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Interfaces, events, blueprint interaction, lack of explanation

Hello. I’m totally stack with ue4 c++ programming, my posts remains unanswered and I can’t find any info at all. I’ll try my luck one more time.

  1. Interfaces - what are they, how does they work? I’ve read this article Interfaces_in_C++ but it gives only high level overview without actual real world example. I’m investigating interfaces in strategy game example - there’s UStrategyInputInterface. Why does file have two classes inside (UStrategyInputInterface and IStrategyInputInterface)? Is it a mandatory? Why does method name is OnInputTap() but in implementation it’s called OnInputTap_Implementation()? It seems that this method called on mouse click, but why, who calls this method?

  2. How to listen mouse events in c++?

  3. I’ve created a pawn in c++, added camera component to it, add transform to it. It works. But changing transform of the camera in blueprint doesn’t change anything. Also, changing rotation does’t do anything if you don’t specify bUseControllerViewRotation = falseproperty. How should I know it? Documentation here is not available. Checking all comments for all fields?

Best regards.

I can help answer the Interface question.

An interface is merely a contract. You’re saying that you’re expecting a certain method or group of methods to be part of the class that implements that interface.
For example, you can have characters that don’t necessarily inherit form the same class, but you know that they all need to be able to TakeDamage(float Amount) (for example). Exactly how that happens or what’s inside that method is irrelevant, so long as the signature matches that of the Interface. Likewise, you could have Furniture, for example implement that interface, and yet again handle it completely differently.

If you continue reading on the article you linked, there’s an actual example. In C++, interfaces and mutli-inheriting go hand in hand.

While I don’t have the example project installed on my computer, based on the wiki, I’m assuming UStrategyInputInterface is inheriting from UInterface, which appears to be a requirement for UE4, and does not appear to be required.

As for mouse events, you set them in the editor’s Project Settings -> Inputs. Action Mappings -> whatever mouse event you’re looking for.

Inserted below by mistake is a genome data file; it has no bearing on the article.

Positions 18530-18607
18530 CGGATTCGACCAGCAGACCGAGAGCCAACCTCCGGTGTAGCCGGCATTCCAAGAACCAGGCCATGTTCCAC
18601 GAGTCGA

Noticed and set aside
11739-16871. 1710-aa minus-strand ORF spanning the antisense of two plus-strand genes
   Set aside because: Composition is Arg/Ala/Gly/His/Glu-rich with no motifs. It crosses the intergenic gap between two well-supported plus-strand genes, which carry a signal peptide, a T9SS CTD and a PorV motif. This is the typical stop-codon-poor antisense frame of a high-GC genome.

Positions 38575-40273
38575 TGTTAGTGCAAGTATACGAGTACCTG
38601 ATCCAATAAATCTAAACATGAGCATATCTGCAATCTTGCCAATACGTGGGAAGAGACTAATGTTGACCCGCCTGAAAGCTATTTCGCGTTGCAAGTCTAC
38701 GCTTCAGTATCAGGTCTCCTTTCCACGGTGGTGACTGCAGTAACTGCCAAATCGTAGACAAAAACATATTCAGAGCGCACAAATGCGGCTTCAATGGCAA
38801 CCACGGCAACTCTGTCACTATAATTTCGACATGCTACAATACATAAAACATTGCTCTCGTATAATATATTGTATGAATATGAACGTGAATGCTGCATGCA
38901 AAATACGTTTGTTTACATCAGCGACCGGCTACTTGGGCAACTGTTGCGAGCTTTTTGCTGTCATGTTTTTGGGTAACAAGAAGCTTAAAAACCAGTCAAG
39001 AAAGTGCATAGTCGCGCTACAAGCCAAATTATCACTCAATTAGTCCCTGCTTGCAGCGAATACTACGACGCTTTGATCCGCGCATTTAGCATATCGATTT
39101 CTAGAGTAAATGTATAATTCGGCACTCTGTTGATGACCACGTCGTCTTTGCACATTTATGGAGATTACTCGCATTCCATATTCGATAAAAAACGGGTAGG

Then, in your code, you can map them via a UInputComponent->BindAction(const FName ActionName, const EInputEvent KeyEvent, UserClass* Object, typename FInputActionHandlerSignature::TUObjectMethodDelegate< UserClass >::FMethodPtr Func)

Thank you for an answer. I know what is interfaces from another languages that supports it out of the box. But I’m still wonder of ue4 c++ implementation. For example, in the ling that I posted there’s a header file with


class UToStringInterface : public UInterface

and


class IToStringInterface

and this UToStringInterface is not used anywhere, so why to declare it?

Regarding mouse events I mostly interested how to listen for concrete mouse events for concrete actors, something like


myActor.addOnClickHandler(&handle)

I can’t find anything similar - no examples, api reference not available, vs intellisence is not working :frowning:

Exactly my thoughts. Then from lack of info i do mistake and whole thing crashes. :smiley:

Ok, so I found that there’s actually OnClicked delegate in AActor. But how to use it? When can I get signature for this delegate and how to setup all the stuff?

Next small step. In Actor.h I found declaration of OnClicked - code says that delegate function should be without parameters. It works now.
For testing I also added delegate to collision component of my actor - it have different signature. But it’s not working. Can anybody explain why?

The comment right above the declaration explains why you declare it at all:

/** Class needed to support InterfaceCast<IToStringInterface>(Object) */

Then, two topics after it explains what InterfaceCast is and why you may want to have it.

This is the one quirk specific to the UE4 API that I can see when it comes to Interfaces, but it has some added value, so it works out.